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Cambridge Checkpoint English 7 unit1 texts

UNIT 1 House and home
Text 1A
An acrostic poem
H aven from the noisy world
O pen door to my sanctuary
M akes me feel safe and snug
E ven when I am sad
© Cambridge University Press 2013
Cambridge Checkpoint English 7: My World
UNIT 1 House and home
Text 1B
Stolen food
This passage is an extract from Helen Keller’s autobiography, The Story of
My Life. An autobiography is someone’s life story written by that person.
Helen Keller was born in 1880 in the USA. She lost her sight and hearing
in an illness when she was two years old. Note that the spelling in this
extract is American.
I do not remember when I first realized that I was different from
other people, but I knew it before my teacher came to me. I had
noticed that my mother and my friends did not use signs as I did
when they wanted anything done, but talked with their mouths.
Sometimes I stood between two persons who were conversing and
touched their lips. I could not understand, and was vexed. I moved
my lips and gesticulated frantically without result. This made me
so angry at times that I kicked and screamed until I was exhausted.
I think I knew when I was naughty, for I knew that it hurt Ella,
my nurse, to kick her, and when my fit of temper was over I had a
feeling akin to regret. But I cannot remember any instance in which
this feeling prevented me from repeating the naughtiness when I
failed to get what I wanted.
In those days, Martha Washington, the child of our cook,
and Belle, an old hound, and a great hunter in her day, were my
constant companions. Martha Washington understood my signs,
and I seldom had any difficulty in making her do just as I wished.
It pleased me to domineer over her, and she generally submitted
to my tyranny rather than risk a hand-to-hand encounter. I was
strong, active, indifferent to consequences. I knew my own mind
well enough and always had my own way, even if I had to fight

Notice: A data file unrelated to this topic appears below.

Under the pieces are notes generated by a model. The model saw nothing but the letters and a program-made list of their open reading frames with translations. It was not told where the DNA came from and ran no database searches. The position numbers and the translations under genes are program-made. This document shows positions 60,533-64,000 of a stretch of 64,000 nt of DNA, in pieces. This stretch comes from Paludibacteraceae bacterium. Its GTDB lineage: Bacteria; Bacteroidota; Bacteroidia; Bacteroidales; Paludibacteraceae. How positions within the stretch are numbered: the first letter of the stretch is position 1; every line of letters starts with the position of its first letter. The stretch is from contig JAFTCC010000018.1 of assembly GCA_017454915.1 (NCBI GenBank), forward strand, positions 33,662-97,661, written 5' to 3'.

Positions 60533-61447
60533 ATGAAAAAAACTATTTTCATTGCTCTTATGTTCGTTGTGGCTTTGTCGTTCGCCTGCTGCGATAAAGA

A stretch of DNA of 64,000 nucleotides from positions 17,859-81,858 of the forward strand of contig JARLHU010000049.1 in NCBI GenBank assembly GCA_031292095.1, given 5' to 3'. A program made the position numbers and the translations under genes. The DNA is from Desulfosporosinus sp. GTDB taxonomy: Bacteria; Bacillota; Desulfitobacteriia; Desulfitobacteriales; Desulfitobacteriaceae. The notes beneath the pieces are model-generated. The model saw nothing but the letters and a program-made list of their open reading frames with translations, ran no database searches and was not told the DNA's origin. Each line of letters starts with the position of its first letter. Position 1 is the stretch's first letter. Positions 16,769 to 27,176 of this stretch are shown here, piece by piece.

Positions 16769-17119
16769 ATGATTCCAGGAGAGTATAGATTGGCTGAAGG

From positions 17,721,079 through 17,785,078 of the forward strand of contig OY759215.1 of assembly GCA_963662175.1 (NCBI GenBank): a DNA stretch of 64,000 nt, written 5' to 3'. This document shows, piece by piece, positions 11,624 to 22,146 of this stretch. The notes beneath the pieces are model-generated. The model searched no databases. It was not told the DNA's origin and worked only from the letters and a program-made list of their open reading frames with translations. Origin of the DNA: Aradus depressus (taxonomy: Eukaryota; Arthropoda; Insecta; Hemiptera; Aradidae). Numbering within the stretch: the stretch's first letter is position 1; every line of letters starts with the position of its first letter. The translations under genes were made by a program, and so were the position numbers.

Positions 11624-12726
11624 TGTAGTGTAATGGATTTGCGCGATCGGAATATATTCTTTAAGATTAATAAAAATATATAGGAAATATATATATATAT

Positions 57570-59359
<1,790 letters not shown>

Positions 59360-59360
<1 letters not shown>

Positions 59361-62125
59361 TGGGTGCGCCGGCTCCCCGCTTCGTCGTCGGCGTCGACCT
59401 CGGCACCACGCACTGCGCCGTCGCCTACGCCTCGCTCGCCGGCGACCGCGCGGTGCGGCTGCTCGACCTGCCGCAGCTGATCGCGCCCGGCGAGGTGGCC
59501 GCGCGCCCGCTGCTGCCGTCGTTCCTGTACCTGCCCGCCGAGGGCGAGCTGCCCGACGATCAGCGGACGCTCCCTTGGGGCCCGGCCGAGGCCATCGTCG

tooth and nail for it. We spent a great deal of time in the kitchen,
kneading dough balls, helping make ice-cream, grinding coffee,
quarreling over the cake-bowl, and feeding the hens and turkeys
that swarmed about the kitchen steps. Many of them were so tame
that they would eat from my hand and let me feel them. One big
gobbler snatched a tomato from me one day and ran away with it.
Inspired, perhaps, by Master Gobbler’s success, we carried off to the
woodpile a cake which the cook had just frosted, and ate every bit
of it. I was quite ill afterward, and I wondered if retribution also
overtook the turkey.
© Cambridge University Press 2013
Cambridge Checkpoint English 7: My World
UNIT 1 House and home
Text 1C
Arriving at a new home
This passage, from the beginning of another autobiography, is about the
feelings of a young boy whose family moves from the town to the country.
I was set down from the carrier’s cart at the age of three; and there
with a sense of bewilderment and terror my life in the village began.
The June grass, amongst which I stood, was taller than I was, and
I wept. I had never been so close to grass before. It towered above
me and all around me, each blade tattooed with tiger-skins of sunlight.
It was knife-edged, dark, and a wicked green, thick as a forest and alive
with grasshoppers that chirped and chattered and leapt through the
air like monkeys. I was lost and didn’t know where to move. A tropic
heat oozed up from the ground, rank with sharp odours of roots and
nettles. Snow-clouds of elder blossom banked in the sky, showering
upon me the fumes and flakes of their sweet and giddy suffocation. High
overhead ran frenzied larks, screaming, as though the sky were tearing
apart. For the first time in my life I was out of the sight of humans.
For the first time in my life I was alone in a world whose behaviour
I could neither predict nor fathom: a world of birds that squealed, of
plants that stank, of insects that sprang about without warning. I was
lost and I did not expect to be found again. I put back my head and
howled, and the sun hit me smartly on the face, like a bully.
From Cider with Rosie by Laurie Lee
© Cambridge University Press 2013
Cambridge Checkpoint English 7: My World
UNIT 1 House and home
Text 1D
From this daylight nightmare I was awakened, as from many
another, by the appearance of my sisters. They came scrambling
and calling up the steep rough bank, and parting the long grass
found me. Faces of rose, familiar, living; huge shining faces hung
up like shields between me and the sky; faces with grins and white
teeth (some broken) to be conjured up like genii with a howl,
brushing off terror with their broad scoldings and affection. They
leaned over me – one, two, three – their mouths smeared with red
currants and their hands dripping with juice…
And Marjorie, the eldest, lifted me into her long brown hair, and
ran me jogging down the path and through the steep rose-filled
garden, and set me down on the cottage doorstep, which was our
home, though I couldn’t believe it.
© Cambridge University Press 2013
Cambridge Checkpoint English 7: My World